Too Much Energy Spent on Reforms, Says Outgoing Interior Minister
Interior Minister Ken-Marti Vaher (IRL), said he spent too much of the past three years restructuring the ministry and police force, adding that crime levels are at a record low.
In an interview with uudised.err.ee, Vaher, the nation's longest serving interior minister, said the average term of interior ministers has been less than a year since re-independence, and there was much bureaucratic clean-up today.
He said salary and labor structure reforms have been passed, as well responsibilities better divided.
“In brief, I have worked towards decreasing crime in Estonia, saving more people's lives and increasing the motivation of police officers and rescue workers,” Vaher said, adding that crime has dropped by 7 percent in three years, murders by a third.
Other statistics also point towards a safer Estonia, Vaher said, such as a decrease in fatal traffic accidents, fires and drownings. He said more funding and effort has gone towards prevention.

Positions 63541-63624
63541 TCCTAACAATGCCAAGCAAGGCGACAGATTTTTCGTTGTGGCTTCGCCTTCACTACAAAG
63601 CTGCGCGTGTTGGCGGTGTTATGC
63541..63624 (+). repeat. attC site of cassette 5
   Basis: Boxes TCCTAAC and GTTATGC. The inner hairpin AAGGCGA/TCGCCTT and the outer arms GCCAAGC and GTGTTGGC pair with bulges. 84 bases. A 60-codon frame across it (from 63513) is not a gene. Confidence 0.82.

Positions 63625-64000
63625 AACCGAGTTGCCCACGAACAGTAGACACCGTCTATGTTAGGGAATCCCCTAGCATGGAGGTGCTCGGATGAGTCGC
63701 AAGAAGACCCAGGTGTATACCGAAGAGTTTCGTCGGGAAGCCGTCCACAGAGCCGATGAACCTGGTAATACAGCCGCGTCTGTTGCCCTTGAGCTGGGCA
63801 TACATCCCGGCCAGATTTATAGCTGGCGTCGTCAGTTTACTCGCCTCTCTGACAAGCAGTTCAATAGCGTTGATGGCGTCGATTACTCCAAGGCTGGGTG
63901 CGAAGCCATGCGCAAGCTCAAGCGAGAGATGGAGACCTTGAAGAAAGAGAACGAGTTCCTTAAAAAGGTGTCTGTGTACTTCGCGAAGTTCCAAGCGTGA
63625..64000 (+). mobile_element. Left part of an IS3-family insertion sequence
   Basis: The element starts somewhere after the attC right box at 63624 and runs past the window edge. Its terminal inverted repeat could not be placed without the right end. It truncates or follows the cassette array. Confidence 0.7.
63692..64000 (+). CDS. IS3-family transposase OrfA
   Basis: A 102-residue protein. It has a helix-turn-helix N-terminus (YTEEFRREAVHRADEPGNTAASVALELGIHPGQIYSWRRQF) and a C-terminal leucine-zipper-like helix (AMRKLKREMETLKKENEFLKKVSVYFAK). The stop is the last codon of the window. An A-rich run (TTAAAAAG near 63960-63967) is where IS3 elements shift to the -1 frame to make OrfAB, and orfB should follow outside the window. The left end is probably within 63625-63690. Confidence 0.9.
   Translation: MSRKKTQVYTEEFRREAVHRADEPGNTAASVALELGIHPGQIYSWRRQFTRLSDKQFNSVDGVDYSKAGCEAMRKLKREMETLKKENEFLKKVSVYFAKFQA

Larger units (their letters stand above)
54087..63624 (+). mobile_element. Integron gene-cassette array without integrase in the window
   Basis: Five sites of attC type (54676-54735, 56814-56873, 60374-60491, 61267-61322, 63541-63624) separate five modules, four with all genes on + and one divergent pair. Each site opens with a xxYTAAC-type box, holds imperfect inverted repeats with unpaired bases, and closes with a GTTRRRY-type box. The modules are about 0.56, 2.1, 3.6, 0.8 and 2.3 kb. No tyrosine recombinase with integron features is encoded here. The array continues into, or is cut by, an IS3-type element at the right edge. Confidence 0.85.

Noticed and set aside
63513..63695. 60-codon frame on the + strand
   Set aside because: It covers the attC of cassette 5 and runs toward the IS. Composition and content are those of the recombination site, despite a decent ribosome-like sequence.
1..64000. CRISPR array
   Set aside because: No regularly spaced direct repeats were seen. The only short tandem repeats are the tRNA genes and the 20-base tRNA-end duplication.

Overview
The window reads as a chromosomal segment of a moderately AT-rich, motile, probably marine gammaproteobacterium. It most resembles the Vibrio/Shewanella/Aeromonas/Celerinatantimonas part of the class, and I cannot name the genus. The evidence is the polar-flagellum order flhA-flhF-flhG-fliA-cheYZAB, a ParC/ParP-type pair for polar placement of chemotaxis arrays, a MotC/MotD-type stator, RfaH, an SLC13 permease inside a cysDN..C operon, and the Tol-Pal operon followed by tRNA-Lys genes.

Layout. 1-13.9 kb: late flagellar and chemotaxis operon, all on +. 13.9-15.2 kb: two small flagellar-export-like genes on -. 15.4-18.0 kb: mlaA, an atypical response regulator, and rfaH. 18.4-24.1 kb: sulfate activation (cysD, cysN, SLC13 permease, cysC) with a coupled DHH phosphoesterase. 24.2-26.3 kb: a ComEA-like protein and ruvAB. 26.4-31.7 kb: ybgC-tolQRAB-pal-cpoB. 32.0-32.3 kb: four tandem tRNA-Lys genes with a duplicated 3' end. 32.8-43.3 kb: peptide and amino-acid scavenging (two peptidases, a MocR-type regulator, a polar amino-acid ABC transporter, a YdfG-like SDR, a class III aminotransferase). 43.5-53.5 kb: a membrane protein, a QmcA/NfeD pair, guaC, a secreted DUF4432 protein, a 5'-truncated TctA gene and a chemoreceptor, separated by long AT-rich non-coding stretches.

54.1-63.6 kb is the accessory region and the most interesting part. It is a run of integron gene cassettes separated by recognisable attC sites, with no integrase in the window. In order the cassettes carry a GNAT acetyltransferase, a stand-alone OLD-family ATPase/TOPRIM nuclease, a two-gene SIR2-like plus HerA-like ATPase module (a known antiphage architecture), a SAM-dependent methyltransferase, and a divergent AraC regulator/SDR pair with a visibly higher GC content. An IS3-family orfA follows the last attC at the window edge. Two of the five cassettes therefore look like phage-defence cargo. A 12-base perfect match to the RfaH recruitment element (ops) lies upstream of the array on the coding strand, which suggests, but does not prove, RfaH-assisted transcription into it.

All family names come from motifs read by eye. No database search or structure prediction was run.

Salaries have increased around 10-15 percent in two years for rescue workers, 20-25 percent for policemen and 24 to 35 percent for criminal investigators.
Perhaps the largest scandal during Vaher's term was the process of naming a new chief of police. The search began in the fall of 2012 when the previous chief resigned after a scandal involving false speeding tickets in 2011 was revealed.
The current chief, Elmar Vaher (no relation) was named in April 2013 after a number of candidates dropped out, were ruled not suitable or too political.
Minister Vaher received criticism for alienating top police officers by overlooking them and proposing a political candidate who was rejected by the Reform Party.
The minister and his ministry were also grazed by a residence permits scandal where quotas for non-EU businessmen were raised while permits were arranged by a company owned by IRL members.